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Biologicals. 2014 Sep;42(5):237-59. doi: 10.1016/j.biologicals.2014.05.007. Epub 2014 Jul 1.

Vaccine instability in the cold chain: mechanisms, analysis and formulation strategies.

Author information

1
Macromolecule and Vaccine Stabilization Center, Department of Pharmaceutical Chemistry, University of Kansas, Lawrence, KS 66047, USA.
2
Temptime Corporation, Morris Plains, NJ 07950, USA.
3
Macromolecule and Vaccine Stabilization Center, Department of Pharmaceutical Chemistry, University of Kansas, Lawrence, KS 66047, USA. Electronic address: volkin@ku.edu.

Abstract

Instability of vaccines often emerges as a key challenge during clinical development (lab to clinic) as well as commercial distribution (factory to patient). To yield stable, efficacious vaccine dosage forms for human use, successful formulation strategies must address a combination of interrelated topics including stabilization of antigens, selection of appropriate adjuvants, and development of stability-indicating analytical methods. This review covers key concepts in understanding the causes and mechanisms of vaccine instability including (1) the complex and delicate nature of antigen structures (e.g., viruses, proteins, carbohydrates, protein-carbohydrate conjugates, etc.), (2) use of adjuvants to further enhance immune responses, (3) development of physicochemical and biological assays to assess vaccine integrity and potency, and (4) stabilization strategies to protect vaccine antigens and adjuvants (and their interactions) during storage. Despite these challenges, vaccines can usually be sufficiently stabilized for use as medicines through a combination of formulation approaches combined with maintenance of an efficient cold chain (manufacturing, distribution, storage and administration). Several illustrative case studies are described regarding mechanisms of vaccine instability along with formulation approaches for stabilization within the vaccine cold chain. These include live, attenuated (measles, polio) and inactivated (influenza, polio) viral vaccines as well as recombinant protein (hepatitis B) vaccines.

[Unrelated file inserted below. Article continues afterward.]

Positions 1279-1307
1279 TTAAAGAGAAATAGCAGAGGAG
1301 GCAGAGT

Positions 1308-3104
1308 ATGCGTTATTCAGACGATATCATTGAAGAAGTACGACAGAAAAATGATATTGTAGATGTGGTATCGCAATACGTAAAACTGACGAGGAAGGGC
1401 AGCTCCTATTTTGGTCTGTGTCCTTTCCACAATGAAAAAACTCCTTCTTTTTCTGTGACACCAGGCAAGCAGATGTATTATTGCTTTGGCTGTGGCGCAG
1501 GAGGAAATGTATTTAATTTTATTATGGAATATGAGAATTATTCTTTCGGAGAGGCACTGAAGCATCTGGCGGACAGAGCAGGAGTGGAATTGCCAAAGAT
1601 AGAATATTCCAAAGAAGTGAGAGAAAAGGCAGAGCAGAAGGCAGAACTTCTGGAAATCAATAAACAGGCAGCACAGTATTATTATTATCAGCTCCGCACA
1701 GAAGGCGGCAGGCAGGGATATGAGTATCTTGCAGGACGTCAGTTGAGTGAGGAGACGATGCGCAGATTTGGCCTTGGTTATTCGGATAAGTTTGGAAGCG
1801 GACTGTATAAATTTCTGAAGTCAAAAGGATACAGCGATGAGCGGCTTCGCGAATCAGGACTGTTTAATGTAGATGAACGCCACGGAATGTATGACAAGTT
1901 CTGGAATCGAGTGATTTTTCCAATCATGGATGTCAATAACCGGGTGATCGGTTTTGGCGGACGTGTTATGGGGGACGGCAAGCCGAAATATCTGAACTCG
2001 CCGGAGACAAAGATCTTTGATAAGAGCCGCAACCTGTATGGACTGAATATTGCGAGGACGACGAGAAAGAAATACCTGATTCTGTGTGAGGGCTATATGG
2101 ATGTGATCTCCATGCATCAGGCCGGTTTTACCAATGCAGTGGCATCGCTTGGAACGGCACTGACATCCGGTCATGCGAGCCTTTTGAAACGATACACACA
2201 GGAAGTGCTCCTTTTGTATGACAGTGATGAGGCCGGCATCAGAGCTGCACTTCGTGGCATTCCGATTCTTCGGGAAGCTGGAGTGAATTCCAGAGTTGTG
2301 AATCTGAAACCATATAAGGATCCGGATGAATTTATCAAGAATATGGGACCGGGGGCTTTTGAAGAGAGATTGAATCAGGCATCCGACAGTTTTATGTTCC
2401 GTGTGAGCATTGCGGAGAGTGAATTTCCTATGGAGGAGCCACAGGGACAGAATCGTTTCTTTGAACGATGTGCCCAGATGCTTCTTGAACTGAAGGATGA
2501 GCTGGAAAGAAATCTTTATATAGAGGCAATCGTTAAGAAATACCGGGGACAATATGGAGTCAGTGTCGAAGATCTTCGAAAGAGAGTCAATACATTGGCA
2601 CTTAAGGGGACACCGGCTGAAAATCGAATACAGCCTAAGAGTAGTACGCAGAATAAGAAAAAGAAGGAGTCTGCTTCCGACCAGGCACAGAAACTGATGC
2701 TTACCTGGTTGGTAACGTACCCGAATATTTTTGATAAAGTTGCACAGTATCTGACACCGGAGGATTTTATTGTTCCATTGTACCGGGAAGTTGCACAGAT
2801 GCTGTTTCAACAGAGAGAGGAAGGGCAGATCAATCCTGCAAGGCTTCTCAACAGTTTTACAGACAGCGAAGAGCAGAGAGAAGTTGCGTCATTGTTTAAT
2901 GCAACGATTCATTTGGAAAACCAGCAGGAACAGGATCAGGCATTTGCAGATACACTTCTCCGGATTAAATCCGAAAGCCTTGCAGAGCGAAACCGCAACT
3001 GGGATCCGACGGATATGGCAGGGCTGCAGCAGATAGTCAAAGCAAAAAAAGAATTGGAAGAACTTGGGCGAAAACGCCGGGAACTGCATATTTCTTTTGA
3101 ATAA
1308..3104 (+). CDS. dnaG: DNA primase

KEYWORDS:

Adjuvant; Cold chain; Formulation; Lyophilization; Stability; Vaccine

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